"I'm a recovering alcoholic addict. His dad was still drinking. I wanted a better future for my son and I knew I had to leave," Manzo said.
The Eli Home has helped women like Manzo for nearly 30 years. The shelter, however, is now facing its own crisis. The board of directors says it will have to close unless it can raise $200,000 by the end of December.
Officials at the Eli Home say donations over the years have dropped in half and many of their major donors are focusing on supporting more permanent housing instead of transitional shelters.
"So many of the families who come to us come from very desperate emergency situations, when they just need to leave wherever they are and they're not quite ready to go into permanent housing," said Lorri Galloway, executive director of the Eli Home.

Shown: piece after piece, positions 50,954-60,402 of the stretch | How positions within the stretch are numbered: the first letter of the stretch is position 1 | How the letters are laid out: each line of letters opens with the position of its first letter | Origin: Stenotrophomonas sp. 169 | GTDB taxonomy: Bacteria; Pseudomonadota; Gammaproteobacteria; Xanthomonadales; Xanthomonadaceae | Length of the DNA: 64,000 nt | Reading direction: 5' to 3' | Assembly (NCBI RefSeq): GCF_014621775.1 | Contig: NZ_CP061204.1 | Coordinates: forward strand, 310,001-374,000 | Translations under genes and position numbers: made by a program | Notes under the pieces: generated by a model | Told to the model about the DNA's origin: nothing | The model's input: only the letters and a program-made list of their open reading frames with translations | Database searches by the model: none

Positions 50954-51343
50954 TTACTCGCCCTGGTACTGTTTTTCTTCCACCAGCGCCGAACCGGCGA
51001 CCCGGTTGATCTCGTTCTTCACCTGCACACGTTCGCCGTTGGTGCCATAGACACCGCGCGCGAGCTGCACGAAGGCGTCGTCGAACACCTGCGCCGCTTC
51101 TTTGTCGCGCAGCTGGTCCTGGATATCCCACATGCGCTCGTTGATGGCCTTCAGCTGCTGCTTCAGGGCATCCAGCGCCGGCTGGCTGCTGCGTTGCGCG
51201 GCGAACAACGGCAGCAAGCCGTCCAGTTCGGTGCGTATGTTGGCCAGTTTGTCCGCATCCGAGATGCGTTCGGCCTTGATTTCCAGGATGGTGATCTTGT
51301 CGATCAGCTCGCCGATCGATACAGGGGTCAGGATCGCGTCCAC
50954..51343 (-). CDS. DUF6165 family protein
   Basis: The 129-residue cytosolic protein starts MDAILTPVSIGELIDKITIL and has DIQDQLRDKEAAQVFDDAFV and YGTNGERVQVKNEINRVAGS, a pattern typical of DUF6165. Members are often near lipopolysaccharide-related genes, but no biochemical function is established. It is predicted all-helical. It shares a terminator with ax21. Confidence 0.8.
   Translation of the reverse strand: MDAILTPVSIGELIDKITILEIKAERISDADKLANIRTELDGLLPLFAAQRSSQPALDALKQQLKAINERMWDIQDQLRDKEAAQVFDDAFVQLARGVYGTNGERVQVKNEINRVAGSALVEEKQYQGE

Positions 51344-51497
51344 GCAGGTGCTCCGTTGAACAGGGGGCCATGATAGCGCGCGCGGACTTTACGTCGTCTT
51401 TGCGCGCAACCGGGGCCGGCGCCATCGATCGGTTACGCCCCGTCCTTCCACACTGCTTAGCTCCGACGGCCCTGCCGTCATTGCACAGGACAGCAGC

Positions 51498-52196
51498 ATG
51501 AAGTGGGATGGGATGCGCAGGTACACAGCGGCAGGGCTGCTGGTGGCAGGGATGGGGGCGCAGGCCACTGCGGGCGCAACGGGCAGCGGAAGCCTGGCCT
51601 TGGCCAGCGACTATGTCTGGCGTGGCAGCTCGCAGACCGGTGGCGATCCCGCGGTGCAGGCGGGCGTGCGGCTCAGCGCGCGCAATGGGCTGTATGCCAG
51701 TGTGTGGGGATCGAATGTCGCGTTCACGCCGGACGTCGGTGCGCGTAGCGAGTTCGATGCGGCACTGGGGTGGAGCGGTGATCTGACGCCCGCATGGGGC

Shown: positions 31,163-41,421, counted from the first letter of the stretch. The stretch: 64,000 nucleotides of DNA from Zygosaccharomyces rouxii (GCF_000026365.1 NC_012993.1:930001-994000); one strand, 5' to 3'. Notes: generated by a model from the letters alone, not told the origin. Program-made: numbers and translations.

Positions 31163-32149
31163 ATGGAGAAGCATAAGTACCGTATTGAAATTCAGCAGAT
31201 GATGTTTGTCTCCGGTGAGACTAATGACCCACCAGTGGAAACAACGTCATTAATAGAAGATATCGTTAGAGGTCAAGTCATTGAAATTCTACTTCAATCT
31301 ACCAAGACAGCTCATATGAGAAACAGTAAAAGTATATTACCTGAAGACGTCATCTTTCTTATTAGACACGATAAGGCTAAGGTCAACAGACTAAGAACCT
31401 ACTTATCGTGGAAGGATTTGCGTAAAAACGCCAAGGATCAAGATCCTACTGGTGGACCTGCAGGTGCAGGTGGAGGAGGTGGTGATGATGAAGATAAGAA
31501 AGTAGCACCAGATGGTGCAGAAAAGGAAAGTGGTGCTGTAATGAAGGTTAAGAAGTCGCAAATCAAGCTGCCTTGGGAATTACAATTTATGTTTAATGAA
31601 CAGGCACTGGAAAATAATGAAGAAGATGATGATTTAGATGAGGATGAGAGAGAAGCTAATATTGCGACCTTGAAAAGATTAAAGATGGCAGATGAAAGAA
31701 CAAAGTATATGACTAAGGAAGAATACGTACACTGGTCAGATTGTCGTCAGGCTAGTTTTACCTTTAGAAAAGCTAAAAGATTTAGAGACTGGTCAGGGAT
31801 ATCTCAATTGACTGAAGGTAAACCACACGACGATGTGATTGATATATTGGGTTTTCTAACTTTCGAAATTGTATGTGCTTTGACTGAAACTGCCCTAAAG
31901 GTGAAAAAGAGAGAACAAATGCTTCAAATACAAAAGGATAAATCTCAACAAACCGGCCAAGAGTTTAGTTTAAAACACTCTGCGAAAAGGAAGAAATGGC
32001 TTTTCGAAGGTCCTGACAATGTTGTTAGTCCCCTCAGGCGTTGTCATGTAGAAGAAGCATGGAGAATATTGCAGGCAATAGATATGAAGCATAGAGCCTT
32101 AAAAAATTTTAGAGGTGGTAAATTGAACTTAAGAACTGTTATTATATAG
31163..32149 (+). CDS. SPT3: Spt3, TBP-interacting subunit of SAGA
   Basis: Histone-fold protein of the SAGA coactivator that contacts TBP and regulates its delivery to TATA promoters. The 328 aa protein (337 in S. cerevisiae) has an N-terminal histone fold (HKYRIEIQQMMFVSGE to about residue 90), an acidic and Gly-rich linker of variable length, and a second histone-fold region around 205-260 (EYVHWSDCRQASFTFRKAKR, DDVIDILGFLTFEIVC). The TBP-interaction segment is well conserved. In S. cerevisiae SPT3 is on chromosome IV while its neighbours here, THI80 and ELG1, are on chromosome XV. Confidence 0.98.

The seven-bedroom home has a waiting list.
"I was a very neglectful mother because of my addiction. They were in the foster system for almost a year," said Danielle Moser.
Moser admits the counseling and parenting skills she received helped her reunite with her children.
"The Eli Home really helped me learn what I never was taught," she said.
Moser's husband is now back with the family and the shelter helped them find permanent housing.
"I feel blessed, I do," Moser said.